Jun 10th 2011

This Progressive Will Miss Conservative Tom Roeser

by Robert Creamer

Robert Creamer is a long-time political organizer and strategist and author of the recent book: "Stand Up Straight: How Progressives Can Win," available on amazon.com.

Last week Chicago lost a legend. Conservative radio host Tom Roeser died at the age of 82.
Tom and I didn't agree on many political issues. In fact, he opposed many of the progressive initiatives to which I have devoted most of my professional life.

But we did agree that America benefits from a spirited, civil, public dialogue about our country's future. And Tom did an enormous amount to nurture that kind of dialogue in his decades as a radio talk show host, a spokesperson for conservative causes, Chairman of the City Club, and Chicago business leader.

Over the years Tom and I had the opportunity to debate politics on radio shows like Bruce DuMont's Inside Politics and Beyond the Beltway many times. In recent years I was often a guest on Tom's own radio show on WLS-AM.
Tom's show was a reflection of how deeply he felt about the importance of passionate but respectful political debate. A half hour or so before show time, he would meet with his guests - generally a Republican and a Democrat - and share a list of topics he intended to discuss during the next hour.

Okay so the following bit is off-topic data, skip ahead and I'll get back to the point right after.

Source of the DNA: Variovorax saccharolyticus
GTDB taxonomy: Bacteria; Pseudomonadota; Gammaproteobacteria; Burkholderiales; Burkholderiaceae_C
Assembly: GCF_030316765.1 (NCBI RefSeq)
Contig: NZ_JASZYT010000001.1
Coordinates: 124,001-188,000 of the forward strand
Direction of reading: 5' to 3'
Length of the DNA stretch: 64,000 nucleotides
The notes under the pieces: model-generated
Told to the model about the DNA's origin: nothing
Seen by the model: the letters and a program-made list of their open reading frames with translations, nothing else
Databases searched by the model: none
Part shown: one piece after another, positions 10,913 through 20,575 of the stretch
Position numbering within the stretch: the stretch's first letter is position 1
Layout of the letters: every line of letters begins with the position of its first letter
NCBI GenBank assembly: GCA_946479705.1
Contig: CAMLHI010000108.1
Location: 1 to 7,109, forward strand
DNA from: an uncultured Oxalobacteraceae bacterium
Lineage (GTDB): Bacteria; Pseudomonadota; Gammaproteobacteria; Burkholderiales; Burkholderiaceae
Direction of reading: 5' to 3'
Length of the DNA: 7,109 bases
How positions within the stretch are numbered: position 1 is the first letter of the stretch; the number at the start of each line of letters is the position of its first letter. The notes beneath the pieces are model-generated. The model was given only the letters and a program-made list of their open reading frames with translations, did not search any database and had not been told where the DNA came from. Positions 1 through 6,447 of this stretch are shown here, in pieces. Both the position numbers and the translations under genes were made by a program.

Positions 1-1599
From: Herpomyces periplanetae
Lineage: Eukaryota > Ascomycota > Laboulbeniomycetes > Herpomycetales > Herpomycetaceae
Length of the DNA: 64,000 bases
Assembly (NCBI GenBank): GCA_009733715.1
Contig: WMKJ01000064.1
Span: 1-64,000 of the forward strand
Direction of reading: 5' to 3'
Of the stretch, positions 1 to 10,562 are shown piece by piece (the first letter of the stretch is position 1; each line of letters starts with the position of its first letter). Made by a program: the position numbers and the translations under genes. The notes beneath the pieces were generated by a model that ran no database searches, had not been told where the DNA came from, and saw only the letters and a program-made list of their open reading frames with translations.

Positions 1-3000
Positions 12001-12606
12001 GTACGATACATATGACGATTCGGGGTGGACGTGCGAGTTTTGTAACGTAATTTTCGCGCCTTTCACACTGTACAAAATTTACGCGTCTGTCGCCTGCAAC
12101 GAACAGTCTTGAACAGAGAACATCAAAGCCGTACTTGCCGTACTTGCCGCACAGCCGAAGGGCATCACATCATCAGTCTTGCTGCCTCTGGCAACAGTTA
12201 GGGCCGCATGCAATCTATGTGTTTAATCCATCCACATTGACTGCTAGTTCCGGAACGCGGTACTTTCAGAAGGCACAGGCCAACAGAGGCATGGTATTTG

His list wasn't intended to limit spontaneity - callers and their questions provided plenty of that. But Tom wanted his two protagonists to have a moment to think about the issues he would introduce, muster their best sharp, quick comments - and be prepared to engage in an interesting, fast-moving debate. He wasn't interested in long-winded, vacuous political speeches. He wanted the debaters to get right to the essence of the issue - to make a clear, concise case.
Tom never turned his show into an exercise in "gotcha" - ambush style politics -- or name calling. He wanted real live political debate, where each side made its best points.

Just a little over two weeks ago Tom had called to ask if I would appear on his Sunday night show. The Friday afternoon before the show was scheduled I received a call from his daughter informing me that the show had been canceled because Tom had gone to the hospital. In fact, she said, his health had required him to retire from radio. That was just a week and a half before he died.

Well, no one can say the Tom Roeser didn't go out with his boots on.
It's easy to earn the respect of people who agree with your views, and stand with you side by side in the causes you share. The closest bonds in life are often forged in the heat of battle.
But it's rarer to develop strong friendships with your political opponents.

I'm sure I speak for many of Tom Roeser's political opponents when I say that he had our deepest respect - for his integrity, his generosity, and his strongly-held convictions.
And I'm sure I'm not the only one who will remember Tom as one of those fascinating, unforgettable, iconic figures that don't come along often in life.

I am very proud that Tom Roeser was my friend.

Robert Creame's book  "Stand Up Straight: How Progressives Can Win" is available on Amazon.com. 

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Courtyard of the Amsterdam Stock Exchange, circa 1670, (Job Adriaenszoon Berckheyde).
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